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Hawaii Missile Launch Scare: How a Normal Shift Became Anything But


Veteran Honolulu Control Facility (HCF) member Steve Olson was working his normal Saturday morning shift on Jan. 13 when a terrifying emergency alert was sent across Hawaii, mistakenly warning of an incoming ballistic missile attack.

Olson recounts the experience of what happened next:

“8:07 a.m.: I was plugged in working airplanes like I do every Saturday morning, when the day took a turn into the surreal. Pilot after pilot started to check in with the same question. ‘Center, can you confirm the missile launch?’

“Then, as questions on the control floor were asked, it seemed like every phone in the room started ringing. The word ‘confirmed’ stung like a knife in the gut. As I started to advise the pilots on frequency that the missile launch is confirmed, the frequencies grew silent.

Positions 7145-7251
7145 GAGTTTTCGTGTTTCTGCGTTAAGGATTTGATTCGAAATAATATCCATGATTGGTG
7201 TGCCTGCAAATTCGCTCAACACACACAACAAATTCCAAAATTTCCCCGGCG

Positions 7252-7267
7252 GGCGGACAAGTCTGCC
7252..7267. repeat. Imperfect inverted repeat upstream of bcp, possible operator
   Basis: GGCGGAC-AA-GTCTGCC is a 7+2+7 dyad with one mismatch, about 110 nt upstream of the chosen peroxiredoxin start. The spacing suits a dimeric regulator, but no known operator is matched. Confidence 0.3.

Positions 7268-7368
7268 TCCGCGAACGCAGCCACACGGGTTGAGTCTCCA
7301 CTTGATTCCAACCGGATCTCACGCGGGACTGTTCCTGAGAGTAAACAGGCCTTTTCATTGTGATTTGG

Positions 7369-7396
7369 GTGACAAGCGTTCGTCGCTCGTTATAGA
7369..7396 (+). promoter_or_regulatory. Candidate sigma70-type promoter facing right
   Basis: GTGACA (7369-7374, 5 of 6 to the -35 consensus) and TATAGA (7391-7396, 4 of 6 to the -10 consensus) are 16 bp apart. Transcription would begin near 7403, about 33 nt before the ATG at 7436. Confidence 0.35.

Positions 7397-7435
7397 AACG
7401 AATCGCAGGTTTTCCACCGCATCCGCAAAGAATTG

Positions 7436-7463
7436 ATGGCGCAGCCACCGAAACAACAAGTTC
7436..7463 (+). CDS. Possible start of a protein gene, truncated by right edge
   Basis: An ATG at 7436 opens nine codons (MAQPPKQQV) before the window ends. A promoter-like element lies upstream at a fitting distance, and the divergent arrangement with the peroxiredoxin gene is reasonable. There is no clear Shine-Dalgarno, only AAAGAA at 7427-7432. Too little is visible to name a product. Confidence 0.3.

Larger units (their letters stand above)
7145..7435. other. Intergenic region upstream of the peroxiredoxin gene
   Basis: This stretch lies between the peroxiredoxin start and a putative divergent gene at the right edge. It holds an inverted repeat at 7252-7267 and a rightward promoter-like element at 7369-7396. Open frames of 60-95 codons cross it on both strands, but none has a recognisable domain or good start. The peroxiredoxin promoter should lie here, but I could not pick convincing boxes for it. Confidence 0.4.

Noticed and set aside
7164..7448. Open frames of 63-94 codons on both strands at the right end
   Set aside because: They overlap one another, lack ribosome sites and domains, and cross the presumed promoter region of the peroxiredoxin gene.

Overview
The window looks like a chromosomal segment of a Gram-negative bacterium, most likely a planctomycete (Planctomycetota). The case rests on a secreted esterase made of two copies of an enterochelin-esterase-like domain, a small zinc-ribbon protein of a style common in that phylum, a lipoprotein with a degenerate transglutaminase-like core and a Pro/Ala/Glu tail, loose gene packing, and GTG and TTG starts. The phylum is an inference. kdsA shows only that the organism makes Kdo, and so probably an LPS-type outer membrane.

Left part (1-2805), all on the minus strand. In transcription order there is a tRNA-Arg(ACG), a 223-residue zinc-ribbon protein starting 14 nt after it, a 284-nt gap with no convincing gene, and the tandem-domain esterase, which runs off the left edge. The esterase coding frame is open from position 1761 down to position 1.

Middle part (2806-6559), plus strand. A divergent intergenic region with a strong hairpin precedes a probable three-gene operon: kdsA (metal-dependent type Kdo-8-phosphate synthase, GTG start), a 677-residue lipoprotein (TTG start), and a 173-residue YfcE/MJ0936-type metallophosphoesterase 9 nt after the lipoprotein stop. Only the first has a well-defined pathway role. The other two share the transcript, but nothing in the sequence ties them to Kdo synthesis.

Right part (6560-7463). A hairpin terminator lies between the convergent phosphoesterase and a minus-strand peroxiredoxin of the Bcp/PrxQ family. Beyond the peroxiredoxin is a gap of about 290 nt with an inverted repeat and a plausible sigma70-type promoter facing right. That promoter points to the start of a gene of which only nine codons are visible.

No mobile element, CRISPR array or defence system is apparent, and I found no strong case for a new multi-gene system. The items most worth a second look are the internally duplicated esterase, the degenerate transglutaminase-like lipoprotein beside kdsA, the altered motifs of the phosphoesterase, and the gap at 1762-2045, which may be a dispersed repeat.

“As I did the only thing I could, continue to take care of the planes in my charge, all I could do was think about the ones I love, my loving wife and amazing kids. With less than 10 minutes there was nothing I could do.

“We found out rather quickly that it was a false alarm, but it seemed like forever.

“With my heart racing and my stomach in my throat, this is what was in my mind. Every day, for the last 29 years, when I leave home for work I hug Meagan, kiss her and tell her I love her. It may sound silly and trite, but today, for 10 long minutes, it mattered.

“Don’t take anything or anyone for granted.”


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